Fish in the Air
Is it racist to say that Chinese people fly kites?
I'm not really sure whether this book is racist or not. It's kind of hard to tell. I guess I would need to be better informed about the kind of stereotypes that people had about the Chinese in America in 1948. I mean, it's true that there are lantern festivals and such in China. I assume they fly kites there. I've seen other books where they fly kites in China, but those were pretty dated too, so they could also be stereotypical. I don't know. Is it racist to say that Chinese people fly kites? Probably not.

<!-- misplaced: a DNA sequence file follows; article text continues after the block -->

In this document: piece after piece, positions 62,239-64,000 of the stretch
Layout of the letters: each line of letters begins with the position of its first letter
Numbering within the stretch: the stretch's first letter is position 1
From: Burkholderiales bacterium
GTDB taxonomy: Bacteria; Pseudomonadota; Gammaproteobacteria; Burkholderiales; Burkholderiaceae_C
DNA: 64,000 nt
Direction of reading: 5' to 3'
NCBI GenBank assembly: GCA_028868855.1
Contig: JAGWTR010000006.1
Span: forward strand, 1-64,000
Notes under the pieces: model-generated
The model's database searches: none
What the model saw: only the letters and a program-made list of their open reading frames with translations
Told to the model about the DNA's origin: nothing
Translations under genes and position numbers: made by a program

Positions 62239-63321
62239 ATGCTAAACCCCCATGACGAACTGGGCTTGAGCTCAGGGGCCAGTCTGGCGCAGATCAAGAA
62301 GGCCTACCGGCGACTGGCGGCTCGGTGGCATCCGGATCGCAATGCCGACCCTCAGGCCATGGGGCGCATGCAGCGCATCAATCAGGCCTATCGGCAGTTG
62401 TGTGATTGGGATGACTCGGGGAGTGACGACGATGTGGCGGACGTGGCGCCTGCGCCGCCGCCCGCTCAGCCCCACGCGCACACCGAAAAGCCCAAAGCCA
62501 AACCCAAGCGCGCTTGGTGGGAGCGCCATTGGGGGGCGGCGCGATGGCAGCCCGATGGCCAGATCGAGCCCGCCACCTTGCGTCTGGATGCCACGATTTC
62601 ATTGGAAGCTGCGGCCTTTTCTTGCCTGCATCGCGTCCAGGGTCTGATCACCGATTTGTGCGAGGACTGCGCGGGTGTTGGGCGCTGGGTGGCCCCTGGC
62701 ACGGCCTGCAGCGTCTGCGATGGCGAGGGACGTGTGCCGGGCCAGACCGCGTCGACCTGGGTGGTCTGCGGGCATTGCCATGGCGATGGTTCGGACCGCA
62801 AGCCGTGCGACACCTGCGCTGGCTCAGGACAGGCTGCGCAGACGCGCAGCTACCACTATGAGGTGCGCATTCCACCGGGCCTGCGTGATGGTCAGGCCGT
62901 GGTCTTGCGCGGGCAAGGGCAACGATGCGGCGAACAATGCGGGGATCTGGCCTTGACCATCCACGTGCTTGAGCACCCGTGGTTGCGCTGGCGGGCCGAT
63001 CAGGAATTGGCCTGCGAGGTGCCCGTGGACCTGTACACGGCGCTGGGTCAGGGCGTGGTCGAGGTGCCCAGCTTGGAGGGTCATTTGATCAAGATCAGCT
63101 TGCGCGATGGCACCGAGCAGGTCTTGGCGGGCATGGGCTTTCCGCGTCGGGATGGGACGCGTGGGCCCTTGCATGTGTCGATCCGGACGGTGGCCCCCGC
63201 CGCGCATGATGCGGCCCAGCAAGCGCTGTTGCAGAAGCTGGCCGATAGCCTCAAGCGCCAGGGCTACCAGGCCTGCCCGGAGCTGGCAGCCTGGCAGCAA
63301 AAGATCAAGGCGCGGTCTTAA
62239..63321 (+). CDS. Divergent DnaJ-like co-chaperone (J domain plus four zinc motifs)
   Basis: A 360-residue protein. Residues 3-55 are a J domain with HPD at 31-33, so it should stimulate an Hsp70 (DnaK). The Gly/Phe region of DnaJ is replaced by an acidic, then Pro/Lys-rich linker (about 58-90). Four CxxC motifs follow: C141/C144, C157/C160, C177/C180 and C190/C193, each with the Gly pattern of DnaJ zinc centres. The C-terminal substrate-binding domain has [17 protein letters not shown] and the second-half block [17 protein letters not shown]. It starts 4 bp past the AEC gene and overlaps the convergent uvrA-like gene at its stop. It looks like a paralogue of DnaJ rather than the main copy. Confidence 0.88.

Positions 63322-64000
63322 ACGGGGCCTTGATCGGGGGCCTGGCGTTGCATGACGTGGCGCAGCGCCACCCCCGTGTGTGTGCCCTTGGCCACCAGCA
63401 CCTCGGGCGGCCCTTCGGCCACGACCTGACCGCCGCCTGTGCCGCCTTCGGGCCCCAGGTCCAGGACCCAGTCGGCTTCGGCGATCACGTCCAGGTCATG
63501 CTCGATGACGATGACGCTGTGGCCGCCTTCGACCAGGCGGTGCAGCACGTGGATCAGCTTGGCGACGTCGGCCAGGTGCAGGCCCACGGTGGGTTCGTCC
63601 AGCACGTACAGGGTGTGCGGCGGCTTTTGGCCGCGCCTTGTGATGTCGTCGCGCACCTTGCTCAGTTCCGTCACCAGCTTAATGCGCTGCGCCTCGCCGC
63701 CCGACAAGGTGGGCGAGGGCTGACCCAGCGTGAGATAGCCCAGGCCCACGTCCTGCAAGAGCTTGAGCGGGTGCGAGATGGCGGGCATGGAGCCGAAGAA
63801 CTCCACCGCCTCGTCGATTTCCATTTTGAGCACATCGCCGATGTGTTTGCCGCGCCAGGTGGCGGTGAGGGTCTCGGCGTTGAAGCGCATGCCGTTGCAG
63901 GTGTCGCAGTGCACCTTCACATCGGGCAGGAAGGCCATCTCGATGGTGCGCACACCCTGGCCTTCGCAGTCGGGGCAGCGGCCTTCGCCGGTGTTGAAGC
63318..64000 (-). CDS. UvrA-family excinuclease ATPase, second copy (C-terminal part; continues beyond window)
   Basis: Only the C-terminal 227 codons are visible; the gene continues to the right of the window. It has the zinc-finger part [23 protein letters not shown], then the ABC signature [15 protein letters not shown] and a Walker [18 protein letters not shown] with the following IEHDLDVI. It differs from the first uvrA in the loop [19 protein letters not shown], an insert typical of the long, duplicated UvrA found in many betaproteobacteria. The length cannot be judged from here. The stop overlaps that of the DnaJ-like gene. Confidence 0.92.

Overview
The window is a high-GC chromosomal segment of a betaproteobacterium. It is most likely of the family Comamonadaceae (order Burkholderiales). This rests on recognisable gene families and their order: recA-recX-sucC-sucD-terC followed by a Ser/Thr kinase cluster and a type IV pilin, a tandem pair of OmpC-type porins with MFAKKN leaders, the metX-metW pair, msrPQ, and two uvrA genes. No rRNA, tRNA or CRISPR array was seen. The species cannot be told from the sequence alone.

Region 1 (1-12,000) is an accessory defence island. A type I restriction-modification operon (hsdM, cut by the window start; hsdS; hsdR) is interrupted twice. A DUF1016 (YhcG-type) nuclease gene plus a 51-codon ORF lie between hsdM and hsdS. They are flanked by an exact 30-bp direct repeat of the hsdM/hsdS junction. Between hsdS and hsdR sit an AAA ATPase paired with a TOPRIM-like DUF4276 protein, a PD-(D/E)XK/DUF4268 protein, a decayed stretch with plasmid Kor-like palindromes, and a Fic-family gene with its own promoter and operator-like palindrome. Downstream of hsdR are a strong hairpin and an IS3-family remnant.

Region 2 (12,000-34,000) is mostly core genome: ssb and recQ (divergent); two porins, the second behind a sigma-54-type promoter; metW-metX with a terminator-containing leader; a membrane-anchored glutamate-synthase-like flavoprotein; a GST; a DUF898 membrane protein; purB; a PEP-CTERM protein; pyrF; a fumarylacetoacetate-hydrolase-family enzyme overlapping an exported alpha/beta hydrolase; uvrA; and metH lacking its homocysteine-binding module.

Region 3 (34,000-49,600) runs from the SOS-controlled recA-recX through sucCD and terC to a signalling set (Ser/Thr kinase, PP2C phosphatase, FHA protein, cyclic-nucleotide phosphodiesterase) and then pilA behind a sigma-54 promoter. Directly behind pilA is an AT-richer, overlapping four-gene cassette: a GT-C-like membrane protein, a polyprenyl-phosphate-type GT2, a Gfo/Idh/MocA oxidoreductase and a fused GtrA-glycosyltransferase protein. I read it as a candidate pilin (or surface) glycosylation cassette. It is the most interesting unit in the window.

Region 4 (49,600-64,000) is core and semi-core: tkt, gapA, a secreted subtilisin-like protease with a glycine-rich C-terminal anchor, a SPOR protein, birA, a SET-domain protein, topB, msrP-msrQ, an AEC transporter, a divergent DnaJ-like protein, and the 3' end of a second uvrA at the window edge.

A little boy-- for some reason his name is Fish, I don't know if that's a common thing in China-- asks his dad to buy him a huge kite, and there's a gust of wind and he sails off into the air and falls into the water and gets caught by a fisherman, and then his dad asks to buy the "Fish that he caught" for a silver dollar. Despite the fact that they don't, and probably didn't in 1948, use dollars as money in China. The father speaks in slightly broken English. I don't think anybody else speaks in broken English, although there's not a lot of dialogue. You would think that he would speak in perfect English, because it takes place in China, and they certainly wouldn't be speaking to each other in English. That's kind of a weird convention, but I'm not sure whether it's racist. It's just weird. There's really no moral to this book. It's just kind of a funny story. It's silly. And possibly racist. Who knows. Probably Chinese people would know if it's racist. I'm not Chinese, sorry.